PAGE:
Dynamic Service Routing using Istio

This article is part of the Developer Productivity Engineering Camp blog series which will take you through one of the great features called Dynamic Service Routing. Using this feature we can route the traffic between different versions of each microservice. Let’s find out how this feature works, hope you will find it interesting.


At Mercari, we use microservice architecture where each microservice focuses on particular business logic. All these microservices are containerized and deployed in the Kubernetes cluster. These microservices are not standalone services. Every microservice has a dependency where it needs to call other microservices. For example, every service calls an authority service to authenticate the user, this is just a simple example, but there are many more complicated dependencies.

As shown in the above picture, microservice-A sends traffic to microservice-B. Service address of microservice-B is configured in microservice-A’s deployment. Similarly, if there are multiple dependencies, then a microservice will have multiple endpoints configured in its deployment to send traffic to all upstream services.

Dynamic Service Routing

As the name says, “Dynamic Service Routing” is a feature that can route the traffic between microservices dynamically. In monolithic architecture, you have a single giant service with all your business logic to handle all the requests from users, but in the case of a microservices architecture you have multiple services focusing on particular business logic. A single user request can further become multiple requests for dependent services.

As shown in the above diagram, a single user request to microservice-A is sent to microservice-B, microservice-C and microservice-D. Finally, a response is sent to the users.

Now let’s say microservice-B has a new feature request for User1, which needs to be developed and tested. Normally we would develop and deploy the new microservice-B and traffic routing will be the same as before.

Everything looks cool right?. No, we will face the following issues:

  • Let’s say there is another team working on a feature for User2. If there is a bug in the new microservice-B, User2 request R2 will also fail, which is not ok. User2 R2 should not be affected because of any other irrelevant service changes. There should be a different version of microservice-B which can only be used by R1 requests before rolling changes to master.

How do we solve the above issue?

One way is to have multiple instances of each microservice. Let’s say microservice-A is dependent on microservice-B. Then whenever we make any changes to microservice-B, we first create separate instances of microservice A and B to test new changes in microservice-B are not breaking anything. Like this, we can test the changes without affecting other services.

As shown in the above picture, we replicate a few dependent services to confirm the behavior of microservice-B. Once verified, we replace the original microservice-B and delete replicated microservices.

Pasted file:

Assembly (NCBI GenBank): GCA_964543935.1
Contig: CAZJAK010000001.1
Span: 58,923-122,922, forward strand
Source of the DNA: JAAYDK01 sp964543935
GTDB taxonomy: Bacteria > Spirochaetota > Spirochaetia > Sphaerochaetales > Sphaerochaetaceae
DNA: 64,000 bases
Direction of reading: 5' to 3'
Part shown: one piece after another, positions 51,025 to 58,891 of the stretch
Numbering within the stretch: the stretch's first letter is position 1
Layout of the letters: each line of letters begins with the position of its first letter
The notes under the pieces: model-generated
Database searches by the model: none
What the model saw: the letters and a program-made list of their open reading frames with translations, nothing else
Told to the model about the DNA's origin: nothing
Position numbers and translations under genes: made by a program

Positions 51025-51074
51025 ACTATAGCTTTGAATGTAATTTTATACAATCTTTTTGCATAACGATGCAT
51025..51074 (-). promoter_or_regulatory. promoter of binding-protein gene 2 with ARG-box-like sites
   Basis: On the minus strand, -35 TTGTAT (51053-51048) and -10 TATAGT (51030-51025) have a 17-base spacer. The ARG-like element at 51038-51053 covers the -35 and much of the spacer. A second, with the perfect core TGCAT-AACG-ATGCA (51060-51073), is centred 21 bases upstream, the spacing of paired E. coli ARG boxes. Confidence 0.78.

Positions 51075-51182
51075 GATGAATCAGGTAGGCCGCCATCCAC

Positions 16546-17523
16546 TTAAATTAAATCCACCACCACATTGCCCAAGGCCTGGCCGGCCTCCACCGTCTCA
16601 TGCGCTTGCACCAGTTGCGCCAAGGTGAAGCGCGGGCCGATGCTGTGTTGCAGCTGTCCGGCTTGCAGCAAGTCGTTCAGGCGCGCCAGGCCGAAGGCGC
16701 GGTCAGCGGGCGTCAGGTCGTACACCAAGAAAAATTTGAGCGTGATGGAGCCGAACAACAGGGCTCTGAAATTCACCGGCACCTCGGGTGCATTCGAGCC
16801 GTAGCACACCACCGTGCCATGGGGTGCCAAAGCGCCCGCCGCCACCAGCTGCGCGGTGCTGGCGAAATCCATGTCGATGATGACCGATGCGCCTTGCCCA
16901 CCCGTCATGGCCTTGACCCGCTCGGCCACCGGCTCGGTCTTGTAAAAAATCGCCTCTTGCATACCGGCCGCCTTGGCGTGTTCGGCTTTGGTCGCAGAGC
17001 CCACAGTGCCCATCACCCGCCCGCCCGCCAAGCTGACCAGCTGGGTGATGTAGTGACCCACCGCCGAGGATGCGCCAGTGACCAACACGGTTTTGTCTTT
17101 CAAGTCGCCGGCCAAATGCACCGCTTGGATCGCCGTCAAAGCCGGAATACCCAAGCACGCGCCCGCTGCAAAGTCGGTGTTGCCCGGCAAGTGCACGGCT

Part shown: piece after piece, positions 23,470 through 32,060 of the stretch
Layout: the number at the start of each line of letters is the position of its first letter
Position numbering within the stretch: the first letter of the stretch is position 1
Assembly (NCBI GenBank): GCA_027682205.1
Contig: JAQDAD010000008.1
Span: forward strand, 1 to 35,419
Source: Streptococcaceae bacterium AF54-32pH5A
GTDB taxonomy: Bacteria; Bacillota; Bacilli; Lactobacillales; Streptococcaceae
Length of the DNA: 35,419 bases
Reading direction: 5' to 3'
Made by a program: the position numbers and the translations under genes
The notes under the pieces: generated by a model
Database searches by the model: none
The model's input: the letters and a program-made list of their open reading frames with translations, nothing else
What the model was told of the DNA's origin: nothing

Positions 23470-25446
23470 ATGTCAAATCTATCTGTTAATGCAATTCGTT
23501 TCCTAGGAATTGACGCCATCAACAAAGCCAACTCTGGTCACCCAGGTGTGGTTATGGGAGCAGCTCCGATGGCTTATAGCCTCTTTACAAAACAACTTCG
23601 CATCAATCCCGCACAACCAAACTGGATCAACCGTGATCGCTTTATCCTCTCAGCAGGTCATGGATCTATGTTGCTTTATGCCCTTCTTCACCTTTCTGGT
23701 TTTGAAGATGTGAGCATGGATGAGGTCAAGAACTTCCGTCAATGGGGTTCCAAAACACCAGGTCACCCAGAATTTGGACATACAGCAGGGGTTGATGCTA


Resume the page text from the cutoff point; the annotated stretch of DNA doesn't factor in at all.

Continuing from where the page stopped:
Developers can replicate their downstream(caller) microservices and confirm changes but think about QA members. They cannot replicate and test a single microservice. QA needs to test the whole workflow whenever there is any change. So in the above scenario, if there are more microservices dependent on microservice-B, we need to replicate them also.

In Mercari, we have more than 300 microservices, among which hundreds of services have parallel development and testing. Therefore replicating dependent microservices for every single feature development is not possible.

To overcome this issue we have developed an in-house feature called Dynamic Service Routing(DSR). Using DSR, we can dynamically divert the traffic and test any feature. We only need to replicate the target service and don’t need to replicate dependent services like shown below.

Only requests from User1 will go to replicated service microservice-B-v2 and the rest traffic flows the same as before.

Technical details

In this section, we will discuss how Dynamic Service Routing works and routes traffic between multiple versions of microservices.

Dynamic Service Routing is a feature based on Istio traffic shifting using headers. We will explain in brief how Istio traffic shifting works. For more details, please refer to the official Istio traffic shifting document.

Dynamic Service Routing mainly uses the following resources to route traffic between multiple versions of deployments:

  • Kubernetes Services (There is a separate service targeting each version of deployment)
  • Deployment (Multiple versions of deployment)
  • Istio VirtualService (This is the one which routes requests to specific Kubernetes services)
    Config of VirtualService looks like below

    There are two routes in the above VirtualService under http block. The first one is a header-based route that matches the request having {HEADER_NAME} header equal to {HEADER_VALUE} and routes requests to a particular host. Later is a normal route that doesn’t match anything and directly routes requests to another host.